This book contends that the crises of well-being, distress, and dysfunction currently afflicting the legal profession, other professions, and our politics can best be addressed by encouraging people to pursue a flourishing life of meaning and purpose focused on achieving common goods in communities of excellence and virtue, especially in response to a calling. It draws centrally upon the work of Alasdair MacIntyre, arguably the most famous living moral philosopher and notorious for his critique of liberal democracy, its capitalist, large-scale market economy, and hyper-individualism in late Modernity.
Constructing a fishing village called Piscopolis as a central image and theoretical ideal, the book integrates relevant aspects of MacIntyre's Thomistic Aristotelianism into a clear, comprehensible, and original synthesis that also significantly expands and supplements MacIntyre's theoretical approach, including insights drawn from Heideggerian phenomenology. It examines the legal polis, the "fishing village of the law" called Juropolis, to illustrate how the Piscopolis ideal challenges members of the professions and suggests how the ideal might be deployed more broadly to organically transform the liberal democratic state into a "republic of virtue."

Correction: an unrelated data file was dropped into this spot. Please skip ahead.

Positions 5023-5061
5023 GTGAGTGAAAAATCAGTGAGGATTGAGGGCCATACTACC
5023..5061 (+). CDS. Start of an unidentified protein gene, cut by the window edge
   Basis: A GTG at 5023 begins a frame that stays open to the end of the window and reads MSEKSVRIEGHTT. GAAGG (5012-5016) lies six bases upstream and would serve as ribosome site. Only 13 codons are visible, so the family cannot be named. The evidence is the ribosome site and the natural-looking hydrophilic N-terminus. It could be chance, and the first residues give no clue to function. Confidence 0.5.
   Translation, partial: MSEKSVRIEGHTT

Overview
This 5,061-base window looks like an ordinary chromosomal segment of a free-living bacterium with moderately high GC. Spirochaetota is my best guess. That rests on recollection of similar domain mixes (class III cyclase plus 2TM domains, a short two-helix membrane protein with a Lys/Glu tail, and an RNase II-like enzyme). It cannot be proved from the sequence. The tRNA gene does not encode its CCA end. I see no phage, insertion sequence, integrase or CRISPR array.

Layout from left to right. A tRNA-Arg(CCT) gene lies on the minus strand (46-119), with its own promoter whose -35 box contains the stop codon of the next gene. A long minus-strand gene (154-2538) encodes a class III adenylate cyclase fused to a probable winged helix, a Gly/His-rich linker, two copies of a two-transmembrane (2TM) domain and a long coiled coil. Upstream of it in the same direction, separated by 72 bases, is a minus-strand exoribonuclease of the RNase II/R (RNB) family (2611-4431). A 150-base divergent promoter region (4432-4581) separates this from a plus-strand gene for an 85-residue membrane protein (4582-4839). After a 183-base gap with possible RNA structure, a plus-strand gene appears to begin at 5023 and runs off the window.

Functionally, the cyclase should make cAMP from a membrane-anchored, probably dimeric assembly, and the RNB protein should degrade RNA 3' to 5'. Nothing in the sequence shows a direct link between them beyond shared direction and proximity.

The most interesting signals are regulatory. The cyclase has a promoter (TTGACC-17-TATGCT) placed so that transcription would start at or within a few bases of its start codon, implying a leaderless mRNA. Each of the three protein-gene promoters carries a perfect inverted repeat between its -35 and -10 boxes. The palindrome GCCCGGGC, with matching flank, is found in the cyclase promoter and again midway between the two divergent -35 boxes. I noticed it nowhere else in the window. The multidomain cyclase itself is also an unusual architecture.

With the Covid-19 pandemic starkly revealing the need for such transformation, the book will interest both the MacIntyrean expert and novice alike and appeal broadly to moral and political philosophers, ethicists, theologians, legal professionals, professional development educators, and scholarly lay readers.
"Professor Jones acknowledges that 'the book draws centrally upon the critical thought of Alasdair MacIntyre,' But make no mistake about it: This book is above all the critical thought of Mark Jones. Not only does he have the gift of being able to think outside the box, but he also has the temperament and discipline to evaluate his own ideas and others' from a variety of perspectives. The result is a book that epitomizes what a serious discussion of ideas in our society should be all about." — Gary Simson, Mercer University School of Law and Professor Emeritus of Law at Cornell Law School
"Mark Jones conjures a congenial, fraternal world that he explicitly recognizes is idealized, as much John Lennon as Alasdair MacIntye…an exceptional achievement amidst a self-referential zeitgeist that usually blinds us from imagining life either as it was or might be." — Hal Lewis, Professor Emeritus at Mercer University School of Law